A striking fact of twentieth-century history is the tenacity with which ethno-national groups have maintained their distinct identity, institutions, and desire for self-government. There are few examples in this century of national minorities—that is, national groups who share a state with larger national groups— voluntarily assimilating into the larger society.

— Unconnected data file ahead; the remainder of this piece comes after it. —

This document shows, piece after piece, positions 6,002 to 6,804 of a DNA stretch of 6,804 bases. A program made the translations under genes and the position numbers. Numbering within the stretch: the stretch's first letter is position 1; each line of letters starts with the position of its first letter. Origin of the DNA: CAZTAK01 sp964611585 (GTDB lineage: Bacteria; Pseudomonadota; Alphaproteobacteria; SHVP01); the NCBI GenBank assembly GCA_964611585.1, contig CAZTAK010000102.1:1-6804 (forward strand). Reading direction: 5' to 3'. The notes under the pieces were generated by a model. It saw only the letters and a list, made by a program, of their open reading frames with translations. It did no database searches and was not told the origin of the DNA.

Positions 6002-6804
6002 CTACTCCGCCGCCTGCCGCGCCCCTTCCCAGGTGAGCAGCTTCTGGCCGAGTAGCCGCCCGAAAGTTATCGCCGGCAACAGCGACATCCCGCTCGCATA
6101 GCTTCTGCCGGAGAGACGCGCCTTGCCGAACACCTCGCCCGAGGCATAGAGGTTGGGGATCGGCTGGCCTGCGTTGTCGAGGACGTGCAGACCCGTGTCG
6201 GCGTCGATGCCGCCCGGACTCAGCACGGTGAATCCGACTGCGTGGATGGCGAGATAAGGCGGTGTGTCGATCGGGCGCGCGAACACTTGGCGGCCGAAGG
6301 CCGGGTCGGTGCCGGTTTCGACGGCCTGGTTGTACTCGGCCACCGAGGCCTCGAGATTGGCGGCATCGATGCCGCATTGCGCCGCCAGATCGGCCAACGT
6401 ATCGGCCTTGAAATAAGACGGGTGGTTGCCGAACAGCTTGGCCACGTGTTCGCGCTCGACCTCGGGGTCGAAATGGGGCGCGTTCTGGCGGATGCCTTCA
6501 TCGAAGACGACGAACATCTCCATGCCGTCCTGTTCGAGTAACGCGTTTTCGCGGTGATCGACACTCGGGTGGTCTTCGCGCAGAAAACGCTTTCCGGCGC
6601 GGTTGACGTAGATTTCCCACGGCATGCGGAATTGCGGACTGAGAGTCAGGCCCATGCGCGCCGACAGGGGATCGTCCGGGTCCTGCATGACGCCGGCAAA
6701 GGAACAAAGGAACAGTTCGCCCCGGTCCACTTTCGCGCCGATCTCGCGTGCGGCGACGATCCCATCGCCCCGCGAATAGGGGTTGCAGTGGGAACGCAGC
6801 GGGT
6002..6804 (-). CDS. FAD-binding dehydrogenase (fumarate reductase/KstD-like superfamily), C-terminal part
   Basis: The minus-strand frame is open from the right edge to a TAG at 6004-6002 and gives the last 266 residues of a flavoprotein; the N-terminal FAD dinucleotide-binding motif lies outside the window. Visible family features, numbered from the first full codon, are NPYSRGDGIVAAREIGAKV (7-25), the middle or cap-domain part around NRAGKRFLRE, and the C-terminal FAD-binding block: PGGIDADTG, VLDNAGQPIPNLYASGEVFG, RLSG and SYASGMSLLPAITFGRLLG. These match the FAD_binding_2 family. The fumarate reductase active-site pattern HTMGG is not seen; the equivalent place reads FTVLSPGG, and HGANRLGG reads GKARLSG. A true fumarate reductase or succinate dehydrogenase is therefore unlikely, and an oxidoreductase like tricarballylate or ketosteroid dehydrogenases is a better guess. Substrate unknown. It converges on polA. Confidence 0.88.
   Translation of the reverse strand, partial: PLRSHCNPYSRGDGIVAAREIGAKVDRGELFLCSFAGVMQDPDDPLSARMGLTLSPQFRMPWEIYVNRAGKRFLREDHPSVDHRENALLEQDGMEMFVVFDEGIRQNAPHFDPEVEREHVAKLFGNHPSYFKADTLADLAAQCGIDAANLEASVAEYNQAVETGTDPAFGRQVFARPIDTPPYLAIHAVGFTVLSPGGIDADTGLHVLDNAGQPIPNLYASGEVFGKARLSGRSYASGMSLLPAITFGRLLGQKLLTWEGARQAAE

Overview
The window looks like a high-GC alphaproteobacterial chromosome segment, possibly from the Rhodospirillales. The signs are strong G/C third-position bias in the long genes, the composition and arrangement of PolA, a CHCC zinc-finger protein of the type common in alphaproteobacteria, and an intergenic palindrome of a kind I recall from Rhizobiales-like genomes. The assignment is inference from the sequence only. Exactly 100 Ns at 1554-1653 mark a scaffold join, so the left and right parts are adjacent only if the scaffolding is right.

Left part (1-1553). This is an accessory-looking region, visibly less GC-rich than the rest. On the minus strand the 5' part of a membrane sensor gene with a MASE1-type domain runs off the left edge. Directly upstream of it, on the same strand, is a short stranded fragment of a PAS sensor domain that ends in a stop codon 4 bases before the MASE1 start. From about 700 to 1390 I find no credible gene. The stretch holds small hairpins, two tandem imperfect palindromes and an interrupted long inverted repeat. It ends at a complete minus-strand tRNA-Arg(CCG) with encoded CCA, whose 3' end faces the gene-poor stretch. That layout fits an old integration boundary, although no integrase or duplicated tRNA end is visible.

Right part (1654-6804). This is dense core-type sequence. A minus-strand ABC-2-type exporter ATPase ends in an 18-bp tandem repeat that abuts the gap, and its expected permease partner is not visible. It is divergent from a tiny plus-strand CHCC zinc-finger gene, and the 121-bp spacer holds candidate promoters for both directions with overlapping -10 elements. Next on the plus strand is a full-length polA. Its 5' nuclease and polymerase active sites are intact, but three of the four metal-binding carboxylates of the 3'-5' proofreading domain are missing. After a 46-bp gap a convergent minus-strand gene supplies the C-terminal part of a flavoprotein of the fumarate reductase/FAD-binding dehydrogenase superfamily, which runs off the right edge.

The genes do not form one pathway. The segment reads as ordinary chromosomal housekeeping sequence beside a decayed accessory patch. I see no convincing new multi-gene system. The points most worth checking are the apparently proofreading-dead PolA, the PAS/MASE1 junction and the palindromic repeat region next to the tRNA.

North Americans often overlook this fact, because they fail to distinguish immigrants from national minorities. Immigrants choose to leave their original culture and homeland and move to a new country. They know that this uprooting will only be successful if they adapt to their new country, including learning its language and customs....
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